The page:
Components of a PKI

Creating a large PKI involves more than simply the CA and users who obtain certificates. It also involves substantial organizational and legal work. When we consider this in its entirety, we see that five main areas constitute the PKI:

■ CAs to provide management of keys

■ PKI users (people, devices, servers)

■ Storage and protocols

■ Supporting organizational framework (practices) and user authentication through Local Registration Authorities (LRA)

■ Supporting legal framework

A number of vendors provide effective CA servers. These act as a managed service or may be an end-user product; this varies by vendor. The primary providers are as follows:

/Key i Topic

■ Cybertrust

■ Entrust Technologies

Classes of Certificates

CAs can issue a number of different classes of certificates. These classes vary, depending on how trusted a certificate is. For instance, an outsourcing vendor such as VeriSign or RSA might run a single CA, issuing certificates of different classes. The customers who obtain these certificates then can use this CA that they need based on their desired level of trust.

Certificate classes are defined by a number, 0 through 4. The higher the number, the more trusted the certificate. So what determines the "trust" in a given certificate?

Trust in the certificate generally is determined by how rigorous the verification process was with regard to the holder's identity at the time the certificate was issued. Let's consider an example.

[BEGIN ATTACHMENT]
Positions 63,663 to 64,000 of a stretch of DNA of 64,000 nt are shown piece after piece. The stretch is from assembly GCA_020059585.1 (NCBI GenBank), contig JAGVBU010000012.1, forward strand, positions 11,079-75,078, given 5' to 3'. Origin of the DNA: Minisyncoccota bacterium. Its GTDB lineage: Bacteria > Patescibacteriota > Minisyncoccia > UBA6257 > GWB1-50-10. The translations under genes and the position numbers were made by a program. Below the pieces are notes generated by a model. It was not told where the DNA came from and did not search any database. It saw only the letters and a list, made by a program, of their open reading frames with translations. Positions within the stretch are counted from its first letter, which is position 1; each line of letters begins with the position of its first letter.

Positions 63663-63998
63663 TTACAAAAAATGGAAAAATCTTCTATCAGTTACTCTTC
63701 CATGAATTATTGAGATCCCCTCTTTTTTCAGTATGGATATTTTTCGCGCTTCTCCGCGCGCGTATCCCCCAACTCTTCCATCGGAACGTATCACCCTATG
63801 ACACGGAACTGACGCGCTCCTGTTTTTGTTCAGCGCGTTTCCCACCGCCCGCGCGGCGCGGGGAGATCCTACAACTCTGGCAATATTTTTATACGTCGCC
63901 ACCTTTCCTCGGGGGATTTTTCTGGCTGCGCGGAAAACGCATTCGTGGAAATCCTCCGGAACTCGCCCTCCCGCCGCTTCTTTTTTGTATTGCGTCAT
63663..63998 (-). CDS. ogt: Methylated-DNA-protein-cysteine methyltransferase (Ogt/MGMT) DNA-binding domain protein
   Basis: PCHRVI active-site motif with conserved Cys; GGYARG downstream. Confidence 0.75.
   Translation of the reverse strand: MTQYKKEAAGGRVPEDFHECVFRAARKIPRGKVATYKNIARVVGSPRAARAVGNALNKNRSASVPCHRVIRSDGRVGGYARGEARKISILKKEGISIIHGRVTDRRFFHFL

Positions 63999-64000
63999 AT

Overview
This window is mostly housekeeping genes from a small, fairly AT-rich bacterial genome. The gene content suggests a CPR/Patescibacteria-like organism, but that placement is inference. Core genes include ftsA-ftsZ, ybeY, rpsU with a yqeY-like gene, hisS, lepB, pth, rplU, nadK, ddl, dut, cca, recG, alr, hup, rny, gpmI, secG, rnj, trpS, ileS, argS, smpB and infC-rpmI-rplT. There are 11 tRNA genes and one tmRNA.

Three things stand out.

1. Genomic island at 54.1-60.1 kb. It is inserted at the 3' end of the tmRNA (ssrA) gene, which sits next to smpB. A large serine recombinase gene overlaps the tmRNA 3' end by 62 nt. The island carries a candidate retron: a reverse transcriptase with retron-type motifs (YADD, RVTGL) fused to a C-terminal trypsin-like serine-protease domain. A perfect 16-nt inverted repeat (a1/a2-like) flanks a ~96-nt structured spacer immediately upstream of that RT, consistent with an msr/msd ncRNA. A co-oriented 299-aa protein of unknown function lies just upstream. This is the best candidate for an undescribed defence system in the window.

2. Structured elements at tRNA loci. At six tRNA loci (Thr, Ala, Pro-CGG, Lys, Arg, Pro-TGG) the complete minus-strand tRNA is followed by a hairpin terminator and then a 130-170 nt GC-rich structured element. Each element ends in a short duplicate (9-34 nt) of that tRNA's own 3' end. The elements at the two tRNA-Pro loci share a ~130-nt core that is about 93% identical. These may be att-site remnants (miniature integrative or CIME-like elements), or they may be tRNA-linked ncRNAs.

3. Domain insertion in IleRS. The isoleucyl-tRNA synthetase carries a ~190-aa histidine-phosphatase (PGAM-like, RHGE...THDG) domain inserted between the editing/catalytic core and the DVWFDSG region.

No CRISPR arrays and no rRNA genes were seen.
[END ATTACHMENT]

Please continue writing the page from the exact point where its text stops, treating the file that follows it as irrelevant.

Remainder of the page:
If an organization wanted a class 0 certificate, it might be issued without any checks. This form of certificate might be used for testing purposes internally. A class 1 certificate, in contrast, would likely require an e-mail reply from the holder to confirm her wish to enroll. This is still a very weak form of authentication for the user, but again, a class 1 certificate is not highly trusted. If an organization requires a higher level of trust for its certificate, it may go through the process to obtain a class 3 or 4 certificate. Before these certificates are issued, the future holder is required to prove her identity. The applicant must authenticate her public key by appearing in person, with a minimum of two official ID documents. As you can see, the various classes of certificates range greatly in their degree of trust to meet an organization's needs.

Examining the PKI Topology of a Single Root CA

In addition to offering a number of different certificates with varying levels of trust, PKIs form different topologies of trust. Here we will examine the most simple of these models, a single CA (see Figure 14-5).

Figure 14-5 Single-Root CA

Central

Simple (Single-Root) PKI:

• Certificates Issued by One CA

• Single Point of Failure

• Centralized Trust Decisions

Central

Simple (Single-Root) PKI:

• Certificates Issued by One CA

• Single Point of Failure

• Centralized Trust Decisions

Matthew

Abby

Matthew

Abby

End Users

This topology is often called a root CA. This single CA is responsible for issuing all the certificates to the end users. The initial attraction of this PKI topology is its simplicity; however, it also has a number of pitfalls:

■ It is difficult to scale this topology to a large environment.

■ This topology needs a strictly centralized administration.

■ There is a critical vulnerability in using a single signing private key. If it is stolen, the whole PKI falls apart, because the CA can no longer be trusted as a unique signer.

This form of topology may be used to support VPNs. In some cases, this topology may be used when there is not a greater need beyond the VPN for the PKI.

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